In reply Galaxy the article this morning said that homeworkers cannot access all their work at home. Not sure if that would be linked to confidentiality.

Galaxy Thu 14-Oct-21 11:43:42

I am dealing with highly confidential information relating to children at home there are numerous ways of ensuring this is safe. I am just wondering what the issues actually are, and why it's different for different licenses.

JenniferEccles Thu 14-Oct-21 11:46:57

If working from home is just as efficient as being in the office, why is it that there is an unprecedented backlog at the DVLA?

It’s not just the DVLA either is it?
How many of us have endured frustrating delays phoning various companies because so many staff are ‘working’ from home?

If it’s just as efficient as being in the office there should be no delays, or at least no more than there might have been pre-pandemic.

I see the government is now strongly urging GPs to return to the surgery, and actually SEE their patients. Fingers crossed.

GillT57 Thu 14-Oct-21 11:55:34

Why are people so obsessed with getting other people back into the office? 3 of my 4 adult children work from home, very efficiently, and actually doing more hours than they would if they were in an office, plus saving the commuting time. There obviously is something else causing the hold ups, probably understaffed like every other public body I would guess.

AGAA4 Thu 14-Oct-21 12:10:15

The organisation my son works for has found that th y have been more productive with home working. A lot of time is lost commuting which is now being spent working. Also sickness levels have reduced.

FarNorth Thu 14-Oct-21 12:22:09

Understaffed & inadequate computer systems would be my guess at why there are so many delays.

ayse Thu 14-Oct-21 12:28:54

The trouble is we have little idea of the issues involved!

Listening to LBC the other day the TU representative said at the DVLA members of staff have to ‘hot desk and there are not enough desks for everyone. If anyone here has ever had to hot desk you will know that this can cause difficulties. The first thing you have to do is to find a free desk. Another issue is the management of Health and Safety. Not the usual problems but those associated with Covid. Members of staff do not feel safe and protected. I’m not aware of other issues but there may be more.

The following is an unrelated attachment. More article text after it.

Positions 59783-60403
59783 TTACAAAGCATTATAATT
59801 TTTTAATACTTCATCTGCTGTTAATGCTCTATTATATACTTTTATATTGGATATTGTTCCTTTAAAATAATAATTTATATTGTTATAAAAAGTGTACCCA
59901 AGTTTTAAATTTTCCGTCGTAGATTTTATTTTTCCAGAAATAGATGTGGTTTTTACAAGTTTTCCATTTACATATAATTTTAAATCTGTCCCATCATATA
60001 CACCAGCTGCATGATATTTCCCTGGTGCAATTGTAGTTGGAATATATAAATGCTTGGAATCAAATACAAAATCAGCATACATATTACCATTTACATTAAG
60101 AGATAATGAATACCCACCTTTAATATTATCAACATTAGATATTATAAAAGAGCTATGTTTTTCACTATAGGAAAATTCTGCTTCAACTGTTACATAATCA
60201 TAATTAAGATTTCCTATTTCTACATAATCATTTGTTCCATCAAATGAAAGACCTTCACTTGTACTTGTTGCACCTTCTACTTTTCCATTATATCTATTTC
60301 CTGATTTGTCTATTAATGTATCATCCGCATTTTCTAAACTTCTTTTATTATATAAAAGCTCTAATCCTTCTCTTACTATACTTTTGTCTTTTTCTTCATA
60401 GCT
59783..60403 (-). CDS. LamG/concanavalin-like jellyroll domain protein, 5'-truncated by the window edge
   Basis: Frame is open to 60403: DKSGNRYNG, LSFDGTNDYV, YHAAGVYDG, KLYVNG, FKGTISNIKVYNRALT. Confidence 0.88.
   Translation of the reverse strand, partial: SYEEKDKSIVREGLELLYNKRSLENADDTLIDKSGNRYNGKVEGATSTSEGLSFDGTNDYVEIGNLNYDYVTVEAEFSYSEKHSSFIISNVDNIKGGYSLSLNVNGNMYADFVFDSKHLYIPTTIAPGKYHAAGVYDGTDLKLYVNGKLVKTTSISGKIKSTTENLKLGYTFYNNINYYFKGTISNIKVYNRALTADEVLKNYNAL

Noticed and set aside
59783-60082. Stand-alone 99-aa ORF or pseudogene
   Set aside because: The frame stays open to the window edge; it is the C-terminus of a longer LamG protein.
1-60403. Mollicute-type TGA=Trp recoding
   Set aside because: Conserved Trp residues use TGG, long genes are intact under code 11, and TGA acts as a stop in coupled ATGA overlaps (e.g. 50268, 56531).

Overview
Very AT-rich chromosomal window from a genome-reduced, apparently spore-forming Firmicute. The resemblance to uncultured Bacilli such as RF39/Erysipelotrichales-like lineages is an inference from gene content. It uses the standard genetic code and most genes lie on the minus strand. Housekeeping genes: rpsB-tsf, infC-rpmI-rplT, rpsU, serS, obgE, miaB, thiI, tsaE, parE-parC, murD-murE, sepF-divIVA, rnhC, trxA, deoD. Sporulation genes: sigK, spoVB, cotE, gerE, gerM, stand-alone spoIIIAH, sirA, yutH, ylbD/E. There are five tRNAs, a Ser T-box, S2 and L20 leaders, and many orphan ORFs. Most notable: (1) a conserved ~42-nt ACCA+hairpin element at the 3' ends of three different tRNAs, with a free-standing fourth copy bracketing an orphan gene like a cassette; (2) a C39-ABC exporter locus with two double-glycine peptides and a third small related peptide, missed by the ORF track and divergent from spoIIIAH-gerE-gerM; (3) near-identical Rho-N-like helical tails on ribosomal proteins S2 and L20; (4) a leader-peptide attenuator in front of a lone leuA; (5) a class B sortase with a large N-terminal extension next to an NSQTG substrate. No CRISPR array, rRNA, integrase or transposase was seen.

Having been a civil servant for 15 years I’m very aware that the computer programmes used can be very inconsistent and often fail to function.

My DDs were lucky to be able to work from home during lockdown. They were both doing crazy hours and seemed to work harder than at work. One of them pointed out there was no one to chat to in the tea room at home. Both DDs work with sensitive data and their laptops are provided by their organisations.

The problems at the DVLA are very like previous problems when we don’t hear both sides of the dispute!

I do sympathise with those who can’t get their licences sorted out and hope it’s resolved shortly.

ayse Thu 14-Oct-21 12:31:06

👍

ayse Thu 14-Oct-21 12:32:02

Far North

The thumbs up are for you. The quote copy didn’t work. 😡

MaizieD Thu 14-Oct-21 12:43:29

FarNorth

Understaffed & inadequate computer systems would be my guess at why there are so many delays.

Didn't they have a lot of staff off sick with covid? And the 'pingdemic'?

Herd them all back into the office and it'll happen all over again.

Whitewavemark2 Thu 14-Oct-21 12:48:31

The mood music by this ragbag of a government does not match that from business.